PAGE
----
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in the old house over the kitchen, and the house beyond it (which is connected), are long rows of hat-pegs, which possibly originated in the old tavern, and could never have been used since for that purpose, especially as a great many may still be seen in the larder. This part of the house appears to date back to the latter part of the 16th century. We must dispel the idea which has been cherished by many, that the old kitchen and the house above it ever belonged to the Devil Tavern, but hold that it was a part and parcel of the Sugar Loaf Tavern; then the fine commodious cellarage, which occupies the whole base of the house, likewise rather points to a tavern for its origin.

In Sir Francis Child's account, in the year 1707, is the following entry :

“Cost of new building the Sugar loaf £350.”

The following is a curious bill relating to this tavern, found amongst the old papers over Temple Bar:

M* Capt. Trevor, His bill —

March 17 Dohwood a bill

19 Wine ...

Bread & Bear
Syder....
Cheese & Butter

for to botles of Wine. June 21 to botles of Syder

for botles of Mountain 22 for botles of Syder

for Sallmon 26 to Lopsters

Salmon & Lodgings

3. 8. 9 0. 2. 0 0. 0. 8 0. 1. 4 0. 0. 9 0. 4. 0 0. 1. 4 0. 8. 0 0. 2. 8 0. 5. 0 0. 4. 0 0. 8. 9

pay for Lopsters
for Salmon
for 6, botles of Mountain

for 6 botles of Syder...
30 for 12 botles of Syder

to Botles of Mountain
6 Botles of Mountain
3 Botles of Port

0. 5. 6 0. 3. 0 0. 12. 0 0. 4. 0 0. 8. 0 0. 4. O 0. 12. 0 0. 6. 8

£8. 2. 5

July ye gth 1719 Receaved the full Contents of this Bill

Dorortey Biggins

0
her mark.

We do not see any reason for discrediting the statement that the whole of the Devil Tavern was pulled down in 1787, and of its having been purchased by Messrs. Child & Co. for the sum of £2800, and in the year following the row of houses now known as Child's Place was built upon the site. It may be worth recording that excellent cellars also run beneath the open space in front of those houses, as they were in all probability the cellars in which Simon Wadlow (the landlord, at the sign of “St Dunstan pulling the Devil by the nose," commonly known as the “Old Devil ”) kept his celebrated wines.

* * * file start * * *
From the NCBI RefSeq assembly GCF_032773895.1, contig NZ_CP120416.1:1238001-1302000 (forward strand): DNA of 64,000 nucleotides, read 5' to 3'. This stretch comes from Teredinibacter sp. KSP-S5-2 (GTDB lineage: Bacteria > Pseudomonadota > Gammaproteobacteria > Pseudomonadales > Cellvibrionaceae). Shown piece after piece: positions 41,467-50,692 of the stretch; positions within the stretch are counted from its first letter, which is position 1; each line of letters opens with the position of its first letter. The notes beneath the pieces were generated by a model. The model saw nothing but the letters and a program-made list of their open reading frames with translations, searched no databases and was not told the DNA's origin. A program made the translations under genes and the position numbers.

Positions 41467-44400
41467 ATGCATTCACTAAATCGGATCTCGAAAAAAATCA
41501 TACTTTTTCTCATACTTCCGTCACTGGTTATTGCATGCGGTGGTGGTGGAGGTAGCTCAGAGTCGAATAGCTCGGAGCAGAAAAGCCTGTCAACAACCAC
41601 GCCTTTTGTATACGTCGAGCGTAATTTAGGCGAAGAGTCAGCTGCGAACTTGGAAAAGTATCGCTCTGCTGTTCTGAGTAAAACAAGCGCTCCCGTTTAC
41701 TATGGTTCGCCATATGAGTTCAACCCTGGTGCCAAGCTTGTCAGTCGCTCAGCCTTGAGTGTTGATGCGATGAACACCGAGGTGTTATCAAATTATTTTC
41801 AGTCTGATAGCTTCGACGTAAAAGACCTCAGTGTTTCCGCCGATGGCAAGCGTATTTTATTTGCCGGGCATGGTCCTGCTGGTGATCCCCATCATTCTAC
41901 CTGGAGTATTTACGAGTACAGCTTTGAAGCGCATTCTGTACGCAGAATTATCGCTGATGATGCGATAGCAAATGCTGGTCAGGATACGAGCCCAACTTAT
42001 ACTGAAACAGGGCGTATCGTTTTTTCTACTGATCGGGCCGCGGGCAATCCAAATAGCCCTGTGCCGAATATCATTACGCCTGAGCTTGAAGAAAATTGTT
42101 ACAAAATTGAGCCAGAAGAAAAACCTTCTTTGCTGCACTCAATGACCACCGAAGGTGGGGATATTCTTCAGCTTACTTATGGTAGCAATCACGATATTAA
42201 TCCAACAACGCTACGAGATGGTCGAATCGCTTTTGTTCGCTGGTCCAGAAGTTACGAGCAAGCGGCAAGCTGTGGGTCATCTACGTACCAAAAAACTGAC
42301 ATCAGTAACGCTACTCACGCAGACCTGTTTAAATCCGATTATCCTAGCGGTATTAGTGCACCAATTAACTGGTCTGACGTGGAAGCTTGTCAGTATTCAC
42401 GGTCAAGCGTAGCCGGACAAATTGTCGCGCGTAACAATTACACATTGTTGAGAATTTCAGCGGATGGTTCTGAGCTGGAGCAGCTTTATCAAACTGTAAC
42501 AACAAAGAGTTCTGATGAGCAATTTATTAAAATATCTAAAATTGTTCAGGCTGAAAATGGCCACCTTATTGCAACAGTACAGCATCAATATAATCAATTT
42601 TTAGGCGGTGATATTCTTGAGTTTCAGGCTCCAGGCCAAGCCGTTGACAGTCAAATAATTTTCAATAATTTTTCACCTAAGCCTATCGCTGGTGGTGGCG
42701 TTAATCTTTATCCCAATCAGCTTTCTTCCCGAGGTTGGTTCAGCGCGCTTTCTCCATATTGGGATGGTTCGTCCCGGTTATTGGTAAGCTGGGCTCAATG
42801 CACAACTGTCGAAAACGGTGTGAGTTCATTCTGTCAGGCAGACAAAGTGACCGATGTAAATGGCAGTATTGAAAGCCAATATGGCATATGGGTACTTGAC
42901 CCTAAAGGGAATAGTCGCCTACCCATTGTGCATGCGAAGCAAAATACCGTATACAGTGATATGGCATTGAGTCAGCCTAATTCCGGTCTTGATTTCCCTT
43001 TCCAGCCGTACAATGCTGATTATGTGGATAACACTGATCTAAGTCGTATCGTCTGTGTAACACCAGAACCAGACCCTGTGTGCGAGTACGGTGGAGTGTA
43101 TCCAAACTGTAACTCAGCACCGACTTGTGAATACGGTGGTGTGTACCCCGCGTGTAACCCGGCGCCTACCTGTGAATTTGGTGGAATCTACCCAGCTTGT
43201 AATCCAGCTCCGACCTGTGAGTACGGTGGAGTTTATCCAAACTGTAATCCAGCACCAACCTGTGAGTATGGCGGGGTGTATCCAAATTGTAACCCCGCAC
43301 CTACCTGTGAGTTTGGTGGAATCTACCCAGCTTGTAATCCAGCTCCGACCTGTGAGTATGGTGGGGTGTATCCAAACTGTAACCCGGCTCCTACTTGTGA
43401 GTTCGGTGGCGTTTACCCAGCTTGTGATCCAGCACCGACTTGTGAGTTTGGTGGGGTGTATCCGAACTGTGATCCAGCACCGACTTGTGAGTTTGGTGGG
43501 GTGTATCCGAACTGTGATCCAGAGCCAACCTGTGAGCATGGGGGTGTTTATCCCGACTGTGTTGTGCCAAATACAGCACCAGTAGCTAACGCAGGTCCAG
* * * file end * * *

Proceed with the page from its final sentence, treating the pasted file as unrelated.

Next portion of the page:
As Messrs. Child & Co. are the possessors of a few interesting relics of the Devil Tavern, it may not be considered out of place if the following paragraph from Peter Cunningham's 'Handbook of London' is quoted here :“In the time of Ben Jonson, who has given a lasting reputation to the house, the landlord's name was Simon Wadloe, the original of Old Sir Simon the King,' the favourite air of Squire Western in Tom Jones. The great room was called the Apollo. Thither came all who desired to be 'sealed of the tribe of Ben.' Here Jonson lorded it with greater authority than Dryden did afterwards at Will's, or Addison at Button's. The rules of the club, drawn up in the pure and elegant Latin of Jonson, and placed over the chimney, were, it is said, 'engraved in marble.' In the · Tatler' (No. 79) they are described as being 'in gold letters.' ' in gold letters. And this account

And this account agrees with the rules themselves—in gold letters

upon board-still

preserved in the banking-house of the Messrs. Child, where I had the pleasure of seeing them in 1843, with another and equally interesting relic of the Devil Tavern, the bust of Apollo. Over the door of the entrance to the Apollo the following verses were placed, which were written by Ben Jonson. Beneath these verses is the name of the author thus inscribed, 'O Rare Ben Jonson,' a posthumous tribute from his grave in Westminster Abbey, .